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Senators seek GAO analysis of PBGC


WASHINGTON--The chairman of the Senate Finance Committee and the panel's ranking minority member have asked the Government Accountability Office to analyze whether the Pension Benefit Guaranty Corp. has sufficient resources to meet the demands on it.

Committee Chairman Charles Grassley, R-Iowa, and Sen. Max Baucus, D-Mont., in a letter released Tuesday said federal legislators want to be sure that the PBGC is structured properly to meet unprecedented administrative challenges.

In a letter to David Walker, who heads the GAO, the two senators noted that the PBGC in fiscal 2005 paid out $3.7 billion in benefits to 698,000 participants in plans the agency has taken over. That's a huge increase from fiscal 2000, when the PBGC paid out $900 million in benefits to 243,000 participants.

Additionally, assets in pension plans taken over by the PBGC in that same five-year period have increased to $56 billion from $21 billion.

Those increases have come as the PBGC has been hit in the past few years with the biggest losses in its history, as a result of taking over massively underfunded pension plans sponsored by failed steelmakers LTV Corp. and Bethlehem Steel Corp., as well as plans sponsored by United Airlines and US Airways Group Inc. Those losses have helped swell the deficit of the PBGC--which is funded by premiums paid by employers with defined benefit plans and by investment income earned on assets in plans the agency has taken over--to nearly $23 billion.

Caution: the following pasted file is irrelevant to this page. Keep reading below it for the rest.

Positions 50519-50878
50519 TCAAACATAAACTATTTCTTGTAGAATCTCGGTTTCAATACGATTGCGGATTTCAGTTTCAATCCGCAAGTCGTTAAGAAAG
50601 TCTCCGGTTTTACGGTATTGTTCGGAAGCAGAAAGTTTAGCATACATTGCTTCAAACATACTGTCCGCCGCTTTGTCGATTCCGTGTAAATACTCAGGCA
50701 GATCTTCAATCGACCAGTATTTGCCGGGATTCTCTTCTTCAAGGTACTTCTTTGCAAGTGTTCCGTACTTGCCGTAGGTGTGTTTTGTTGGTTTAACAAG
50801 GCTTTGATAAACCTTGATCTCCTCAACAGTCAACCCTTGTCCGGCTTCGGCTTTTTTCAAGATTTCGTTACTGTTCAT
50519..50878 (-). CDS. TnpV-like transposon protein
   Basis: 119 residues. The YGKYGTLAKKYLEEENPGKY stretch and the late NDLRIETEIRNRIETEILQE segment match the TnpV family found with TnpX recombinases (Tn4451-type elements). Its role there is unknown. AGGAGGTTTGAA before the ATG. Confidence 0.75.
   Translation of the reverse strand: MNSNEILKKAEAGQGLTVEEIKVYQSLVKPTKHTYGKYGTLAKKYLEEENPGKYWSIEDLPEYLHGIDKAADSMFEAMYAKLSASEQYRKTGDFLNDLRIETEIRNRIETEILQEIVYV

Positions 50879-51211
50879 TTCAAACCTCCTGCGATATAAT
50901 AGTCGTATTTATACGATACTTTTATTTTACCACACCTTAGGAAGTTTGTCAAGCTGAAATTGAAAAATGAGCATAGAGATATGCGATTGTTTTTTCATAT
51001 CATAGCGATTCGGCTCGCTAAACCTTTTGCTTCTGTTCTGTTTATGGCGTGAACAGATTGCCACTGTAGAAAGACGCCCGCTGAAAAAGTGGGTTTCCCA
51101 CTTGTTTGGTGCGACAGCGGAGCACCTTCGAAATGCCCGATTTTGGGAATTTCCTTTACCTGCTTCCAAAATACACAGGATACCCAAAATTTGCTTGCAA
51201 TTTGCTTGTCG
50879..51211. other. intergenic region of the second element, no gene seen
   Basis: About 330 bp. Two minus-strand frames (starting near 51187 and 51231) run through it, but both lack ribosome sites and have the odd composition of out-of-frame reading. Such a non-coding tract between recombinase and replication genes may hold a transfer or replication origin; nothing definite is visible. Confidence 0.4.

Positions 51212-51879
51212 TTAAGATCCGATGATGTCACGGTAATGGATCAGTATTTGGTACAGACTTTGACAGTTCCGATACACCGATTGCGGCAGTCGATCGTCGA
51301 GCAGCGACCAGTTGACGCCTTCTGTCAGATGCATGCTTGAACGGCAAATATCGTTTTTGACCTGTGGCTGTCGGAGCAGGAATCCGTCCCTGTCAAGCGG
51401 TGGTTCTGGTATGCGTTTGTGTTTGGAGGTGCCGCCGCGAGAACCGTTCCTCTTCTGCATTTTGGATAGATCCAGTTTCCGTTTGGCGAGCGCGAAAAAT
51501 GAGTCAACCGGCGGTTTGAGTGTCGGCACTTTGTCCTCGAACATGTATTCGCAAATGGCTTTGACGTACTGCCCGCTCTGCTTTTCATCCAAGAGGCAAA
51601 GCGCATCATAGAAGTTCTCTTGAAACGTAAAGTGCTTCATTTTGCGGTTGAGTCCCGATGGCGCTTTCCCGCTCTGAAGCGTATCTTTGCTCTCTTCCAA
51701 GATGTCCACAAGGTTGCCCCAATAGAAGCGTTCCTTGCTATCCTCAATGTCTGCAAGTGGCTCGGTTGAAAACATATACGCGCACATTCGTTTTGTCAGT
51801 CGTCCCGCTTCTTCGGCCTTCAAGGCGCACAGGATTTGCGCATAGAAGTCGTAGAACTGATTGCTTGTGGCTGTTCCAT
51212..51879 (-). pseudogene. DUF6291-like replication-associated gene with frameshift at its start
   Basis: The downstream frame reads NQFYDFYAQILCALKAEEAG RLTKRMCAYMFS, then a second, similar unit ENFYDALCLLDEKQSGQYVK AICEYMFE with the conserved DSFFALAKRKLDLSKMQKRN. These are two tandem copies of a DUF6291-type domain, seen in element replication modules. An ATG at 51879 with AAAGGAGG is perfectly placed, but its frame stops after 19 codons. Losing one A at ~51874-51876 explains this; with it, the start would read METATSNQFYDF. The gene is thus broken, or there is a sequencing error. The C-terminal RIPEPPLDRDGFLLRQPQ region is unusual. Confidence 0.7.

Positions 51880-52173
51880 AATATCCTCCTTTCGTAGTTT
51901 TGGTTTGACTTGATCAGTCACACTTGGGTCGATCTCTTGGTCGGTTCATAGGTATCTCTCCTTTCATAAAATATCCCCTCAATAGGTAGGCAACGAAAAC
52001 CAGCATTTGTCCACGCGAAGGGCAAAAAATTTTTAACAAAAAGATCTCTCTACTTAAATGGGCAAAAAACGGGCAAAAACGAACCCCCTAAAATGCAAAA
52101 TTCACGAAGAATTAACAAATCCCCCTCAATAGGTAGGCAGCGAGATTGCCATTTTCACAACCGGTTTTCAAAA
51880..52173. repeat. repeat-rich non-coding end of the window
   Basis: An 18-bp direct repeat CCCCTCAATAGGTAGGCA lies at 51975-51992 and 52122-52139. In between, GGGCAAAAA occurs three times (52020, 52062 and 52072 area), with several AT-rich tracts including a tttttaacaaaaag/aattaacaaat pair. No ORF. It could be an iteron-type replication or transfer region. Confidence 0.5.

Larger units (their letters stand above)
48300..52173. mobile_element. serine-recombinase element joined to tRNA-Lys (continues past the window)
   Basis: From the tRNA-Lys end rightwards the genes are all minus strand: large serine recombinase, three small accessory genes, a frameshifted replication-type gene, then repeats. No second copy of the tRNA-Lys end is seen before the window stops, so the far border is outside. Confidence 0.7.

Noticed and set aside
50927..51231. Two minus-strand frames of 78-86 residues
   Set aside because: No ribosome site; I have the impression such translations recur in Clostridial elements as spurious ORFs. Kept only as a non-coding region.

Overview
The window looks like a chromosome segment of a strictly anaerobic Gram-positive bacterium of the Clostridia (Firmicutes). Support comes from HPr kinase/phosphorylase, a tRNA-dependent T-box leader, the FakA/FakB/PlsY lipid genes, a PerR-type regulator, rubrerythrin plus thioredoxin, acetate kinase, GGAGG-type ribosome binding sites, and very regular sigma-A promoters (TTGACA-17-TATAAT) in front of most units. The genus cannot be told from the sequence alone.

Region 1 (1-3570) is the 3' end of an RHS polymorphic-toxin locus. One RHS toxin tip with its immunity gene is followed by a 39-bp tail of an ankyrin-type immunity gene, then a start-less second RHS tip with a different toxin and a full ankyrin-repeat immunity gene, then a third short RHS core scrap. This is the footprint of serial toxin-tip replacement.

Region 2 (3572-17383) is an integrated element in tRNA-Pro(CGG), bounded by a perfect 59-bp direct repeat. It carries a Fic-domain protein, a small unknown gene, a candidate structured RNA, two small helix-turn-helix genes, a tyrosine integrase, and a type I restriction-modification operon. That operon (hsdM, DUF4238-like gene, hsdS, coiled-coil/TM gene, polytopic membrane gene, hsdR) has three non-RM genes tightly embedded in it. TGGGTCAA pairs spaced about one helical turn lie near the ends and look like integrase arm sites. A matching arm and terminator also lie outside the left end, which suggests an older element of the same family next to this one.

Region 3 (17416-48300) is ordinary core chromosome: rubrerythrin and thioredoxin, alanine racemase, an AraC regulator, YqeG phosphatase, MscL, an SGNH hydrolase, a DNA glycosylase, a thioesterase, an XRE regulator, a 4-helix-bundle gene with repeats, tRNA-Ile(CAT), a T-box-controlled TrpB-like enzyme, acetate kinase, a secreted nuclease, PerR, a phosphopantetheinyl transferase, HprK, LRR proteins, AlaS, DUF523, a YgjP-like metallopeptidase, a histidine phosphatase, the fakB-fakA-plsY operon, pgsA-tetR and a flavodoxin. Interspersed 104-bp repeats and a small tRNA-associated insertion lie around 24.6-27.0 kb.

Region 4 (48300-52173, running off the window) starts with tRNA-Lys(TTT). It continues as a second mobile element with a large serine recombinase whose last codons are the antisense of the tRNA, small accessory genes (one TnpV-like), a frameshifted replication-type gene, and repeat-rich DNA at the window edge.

Questions the senators have asked the GAO to analyze include:

  • Does the PBGC have the most appropriate administrative structure? The PBGC is a private federal corporation headed by the secretaries of the Labor, Commerce and Treasury departments.

  • Does the PBGC's pay scale allow it to attract the financial, actuarial and legal staff it needs?

  • Has the PBGC's move away from equities in its portfolio affected its financial health and ability to pay future benefits?

Sens. Grassley and Baucus have asked the PBGC to provide preliminary information early next year, the first year under a provision in pension funding reform legislation enacted in August that the PBGC's top position--executive director--is subject to Senate confirmation. The position is currently vacant following the resignation earlier this year of Bradley Belt.

A PBGC spokesman said the agency is "ready to cooperate with any review that GAO undertakes to answer this congressional inquiry."